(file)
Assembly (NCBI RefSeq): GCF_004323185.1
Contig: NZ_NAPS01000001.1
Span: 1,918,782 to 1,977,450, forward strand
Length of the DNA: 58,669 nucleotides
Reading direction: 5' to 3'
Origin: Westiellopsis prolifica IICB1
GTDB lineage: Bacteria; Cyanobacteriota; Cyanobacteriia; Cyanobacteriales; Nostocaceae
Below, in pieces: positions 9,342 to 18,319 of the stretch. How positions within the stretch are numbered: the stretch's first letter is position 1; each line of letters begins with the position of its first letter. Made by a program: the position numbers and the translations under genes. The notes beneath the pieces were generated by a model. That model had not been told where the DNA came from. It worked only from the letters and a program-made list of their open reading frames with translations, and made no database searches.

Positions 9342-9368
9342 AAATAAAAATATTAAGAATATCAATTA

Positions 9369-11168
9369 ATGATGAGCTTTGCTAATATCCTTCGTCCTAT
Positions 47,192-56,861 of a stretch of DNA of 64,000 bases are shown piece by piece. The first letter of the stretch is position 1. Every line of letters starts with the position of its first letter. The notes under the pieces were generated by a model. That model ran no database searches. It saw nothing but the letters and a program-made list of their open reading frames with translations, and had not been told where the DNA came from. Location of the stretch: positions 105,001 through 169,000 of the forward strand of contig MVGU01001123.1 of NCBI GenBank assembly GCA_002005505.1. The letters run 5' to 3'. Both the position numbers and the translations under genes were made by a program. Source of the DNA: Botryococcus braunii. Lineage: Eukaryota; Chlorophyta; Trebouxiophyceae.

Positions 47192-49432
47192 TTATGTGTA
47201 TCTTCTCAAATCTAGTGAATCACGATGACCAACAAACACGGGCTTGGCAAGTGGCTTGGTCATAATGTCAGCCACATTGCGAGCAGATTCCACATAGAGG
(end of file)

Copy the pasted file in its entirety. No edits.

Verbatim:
Assembly (NCBI RefSeq): GCF_004323185.1
Contig: NZ_NAPS01000001.1
Span: 1,918,782 to 1,977,450, forward strand
Length of the DNA: 58,669 nucleotides
Reading direction: 5' to 3'
Origin: Westiellopsis prolifica IICB1
GTDB lineage: Bacteria; Cyanobacteriota; Cyanobacteriia; Cyanobacteriales; Nostocaceae
Below, in pieces: positions 9,342 to 18,319 of the stretch. How positions within the stretch are numbered: the stretch's first letter is position 1; each line of letters begins with the position of its first letter. Made by a program: the position numbers and the translations under genes. The notes beneath the pieces were generated by a model. That model had not been told where the DNA came from. It worked only from the letters and a program-made list of their open reading frames with translations, and made no database searches.

Positions 9342-9368
9342 AAATAAAAATATTAAGAATATCAATTA

Positions 9369-11168
9369 ATGATGAGCTTTGCTAATATCCTTCGTCCTAT
Positions 47,192-56,861 of a stretch of DNA of 64,000 bases are shown piece by piece. The first letter of the stretch is position 1. Every line of letters starts with the position of its first letter. The notes under the pieces were generated by a model. That model ran no database searches. It saw nothing but the letters and a program-made list of their open reading frames with translations, and had not been told where the DNA came from. Location of the stretch: positions 105,001 through 169,000 of the forward strand of contig MVGU01001123.1 of NCBI GenBank assembly GCA_002005505.1. The letters run 5' to 3'. Both the position numbers and the translations under genes were made by a program. Source of the DNA: Botryococcus braunii. Lineage: Eukaryota; Chlorophyta; Trebouxiophyceae.

Positions 47192-49432
47192 TTATGTGTA
47201 TCTTCTCAAATCTAGTGAATCACGATGACCAACAAACACGGGCTTGGCAAGTGGCTTGGTCATAATGTCAGCCACATTGCGAGCAGATTCCACATAGAGG